An FFL dealer must perform a state InstaCheck (background check) on the intended transferee. The intended transferee must be approved before the transfer from the FFL dealer to the trans- feree can occur. In Colorado, this process is done through the Colorado Bureau of Investigations.18

A non-FFL dealer licensee intrastate transfer of a non-NFA firearm to a non-FFL dealer licensee does not require an Insta- Check. (As discussed above, an NFA firearm transfer has addi- tional restrictions.) The transfer remains subject to the operative mental state of knowing or having cause to believe that the trans- feree is a prohibited person.

Distribution of an NFA firearm to an heir or beneficiary quali- fied under local, state, and federal law is a transfer and must be done in accordance with the NFA. Before the firearm may be law- fully transferred, approval from BATFE must be obtained by fil- ing an application to transfer and register the firearm. The trans- fer may be completed without payment of the generally applicable $200 transfer tax.19

If the NFA firearm is being transferred to a dealer rather than to an heir or beneficiary, a BATFE Form 4 must be completed, a tax paid, and approval obtained. Transfer of an NFA firearm by auction can be done only through an auction house licensed to possess NFA firearms. Although beyond the scope of this article, an auction house can transfer an NFA firearm only to a qualified person approved by the BATFE.

Fiduciary Duties

The fiduciaries (personal representative and attorney) must safely secure firearms, identify their type, and understand transfer laws for each class of firearm. The attorney may wish to take possession of the firearms during the estate administration process if the per- sonal representative cannot or chooses not to do so. However, when doing so, extreme caution is urged on the part of the attorney for a number of reasons, including potential liability for accidents, theft, and damage.

The attorney accepting possession of firearms must be a quali- fied person. Indeed, the prudent personal representative might de- mand a background check of the attorney. If neither the personal representative nor the attorney is willing to take possession of the

firearms, the attorney should petition the court for the appoint- ment of a special personal representative empowered solely to pos- sess and transfer the firearms. In either scenario, adequate insur- ance for the firearms should be acquired. When dealing with firearms, the fiduciaries, particularly the personal representative, have unique duties that transcend the general obligations to mar- shal and inventory the assets, evaluate them, and distribute the property or proceeds from the sale of property to the proper bene- ficiaries.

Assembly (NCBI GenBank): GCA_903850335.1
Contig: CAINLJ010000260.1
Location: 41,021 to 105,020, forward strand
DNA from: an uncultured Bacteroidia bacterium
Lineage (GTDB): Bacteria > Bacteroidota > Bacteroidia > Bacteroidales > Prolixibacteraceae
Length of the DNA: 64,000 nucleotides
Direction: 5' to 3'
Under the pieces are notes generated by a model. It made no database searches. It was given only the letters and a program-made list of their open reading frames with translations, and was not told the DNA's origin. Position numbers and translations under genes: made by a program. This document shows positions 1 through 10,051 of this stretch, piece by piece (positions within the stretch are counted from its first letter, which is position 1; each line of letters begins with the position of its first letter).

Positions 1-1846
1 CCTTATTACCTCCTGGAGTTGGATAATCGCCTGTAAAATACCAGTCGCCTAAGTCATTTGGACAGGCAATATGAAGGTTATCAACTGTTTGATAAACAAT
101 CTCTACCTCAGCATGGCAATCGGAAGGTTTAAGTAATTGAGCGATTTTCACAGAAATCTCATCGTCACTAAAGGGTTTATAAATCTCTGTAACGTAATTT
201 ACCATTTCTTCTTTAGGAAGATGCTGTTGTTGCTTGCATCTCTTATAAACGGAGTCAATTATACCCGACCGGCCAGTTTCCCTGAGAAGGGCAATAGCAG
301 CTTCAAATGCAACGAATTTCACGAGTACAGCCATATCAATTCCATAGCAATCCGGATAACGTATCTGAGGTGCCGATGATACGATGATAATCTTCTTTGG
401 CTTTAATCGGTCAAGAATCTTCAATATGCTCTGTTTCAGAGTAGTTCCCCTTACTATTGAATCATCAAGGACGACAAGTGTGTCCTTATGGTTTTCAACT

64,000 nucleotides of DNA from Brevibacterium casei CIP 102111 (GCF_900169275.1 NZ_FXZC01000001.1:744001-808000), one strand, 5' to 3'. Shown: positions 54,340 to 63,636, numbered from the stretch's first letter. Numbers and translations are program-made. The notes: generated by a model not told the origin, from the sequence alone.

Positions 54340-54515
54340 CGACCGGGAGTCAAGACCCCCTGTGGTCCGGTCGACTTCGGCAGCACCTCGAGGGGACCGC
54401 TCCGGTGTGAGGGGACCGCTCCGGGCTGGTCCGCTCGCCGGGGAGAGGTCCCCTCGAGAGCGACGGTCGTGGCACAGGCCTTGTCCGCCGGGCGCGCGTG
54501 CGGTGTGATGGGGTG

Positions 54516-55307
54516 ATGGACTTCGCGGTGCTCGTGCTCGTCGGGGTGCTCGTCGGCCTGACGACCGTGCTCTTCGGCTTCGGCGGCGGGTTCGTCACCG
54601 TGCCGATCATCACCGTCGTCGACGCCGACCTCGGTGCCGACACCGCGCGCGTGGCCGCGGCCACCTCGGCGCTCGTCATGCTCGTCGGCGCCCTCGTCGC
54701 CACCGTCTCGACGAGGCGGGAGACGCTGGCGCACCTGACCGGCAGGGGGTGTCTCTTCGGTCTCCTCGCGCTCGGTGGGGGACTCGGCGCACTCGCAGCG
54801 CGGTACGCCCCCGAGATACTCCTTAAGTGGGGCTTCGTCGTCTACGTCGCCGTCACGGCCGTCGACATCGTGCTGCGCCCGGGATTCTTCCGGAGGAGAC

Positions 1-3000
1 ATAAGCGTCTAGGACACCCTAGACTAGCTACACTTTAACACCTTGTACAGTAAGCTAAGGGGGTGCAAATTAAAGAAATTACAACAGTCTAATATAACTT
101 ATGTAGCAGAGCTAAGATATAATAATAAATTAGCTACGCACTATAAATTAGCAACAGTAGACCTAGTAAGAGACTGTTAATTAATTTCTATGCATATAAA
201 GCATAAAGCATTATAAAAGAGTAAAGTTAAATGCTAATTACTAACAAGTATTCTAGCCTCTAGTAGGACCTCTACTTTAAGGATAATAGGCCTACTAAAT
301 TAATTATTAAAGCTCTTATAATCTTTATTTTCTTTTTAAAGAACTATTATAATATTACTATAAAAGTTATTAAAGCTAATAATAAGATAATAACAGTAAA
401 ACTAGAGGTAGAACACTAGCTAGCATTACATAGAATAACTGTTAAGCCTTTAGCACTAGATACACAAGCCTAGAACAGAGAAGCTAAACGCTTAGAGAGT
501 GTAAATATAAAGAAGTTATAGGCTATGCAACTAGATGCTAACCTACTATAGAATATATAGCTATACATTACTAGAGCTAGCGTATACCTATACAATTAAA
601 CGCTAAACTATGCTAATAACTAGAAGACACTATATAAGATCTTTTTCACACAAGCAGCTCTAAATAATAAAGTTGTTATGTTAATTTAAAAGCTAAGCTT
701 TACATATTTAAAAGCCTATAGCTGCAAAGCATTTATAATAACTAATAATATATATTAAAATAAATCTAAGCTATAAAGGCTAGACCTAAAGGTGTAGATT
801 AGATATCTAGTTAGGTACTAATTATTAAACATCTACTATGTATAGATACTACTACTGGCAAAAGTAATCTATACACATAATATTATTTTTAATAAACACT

Practice Tips and Hypotheticals

The following discussion presents practical considerations relat- ing to the types of firearms that may confront the fiduciary and applications of the laws that should influence the decisions of the prudent fiduciary. Recall that a non-licensee transfer of a firearm to another non-licensee does not require a determination that the recipient is not a prohibited person. That is the law, but it may not be prudent fiduciary behavior.

ØThe fiduciary must know whether a firearm can be distrib- uted to a beneficiary in the beneficiary’s venue. For example, an assault-type weapon cannot be distributed in California, and a handgun can be distributed in Pennsylvania only to a person with an appropriate license.

Unless the fiduciary has a high degree of confidence regarding the legal status of the beneficiary, it is recommended that the fidu- ciary receive from each beneficiary or other transferee a notarized document that lists all the prohibited categories mentioned above and requires the intended transferee to sign under oath that the transferee is not disqualified by any of the prohibited categories. The highest level of protection is to have all transfers conducted through an FFL dealer, if justified by circumstances, such as the ex- istence of beneficiaries the fiduciary does not know or where trans- fers are made to non-beneficiaries who are strangers to the estate. Some practitioners routinely advise clients to use FFL dealers in all but the most conservative instances.The fiduciary can ask a fed- eral firearms dealer to do a background check; the fee for such service is nominal.

ØA common scenario occurs when the sale of a decedent’s gun collection is advertised by e-mail among friends and is held at the decedent’s home. Often, however, many strangers show up at the home and some buy firearms. Sales and transfers in the home can be legal but they might not be prudent. Although there is no duty to inquire as to whether the purchaser is qualified, a purchaser may be under the influence of alcohol or drugs. The issue is risk man- agement rather than technical legal compliance.

An extreme example would arise if the personal representative affixed posters to neighborhood telephone poles advertising “Estate Sale of Guns at Joe’s House” or if the sale was announced on Twitter or Facebook. Although technical legal compliance with transfers may have occurred, if a prohibited person acquired a firearm and then committed a crime, expensive litigation against the estate and fiduciaries likely would ensue and no prudent lawyer could guaran- tee an outcome favorable to the estate or its fiduciaries.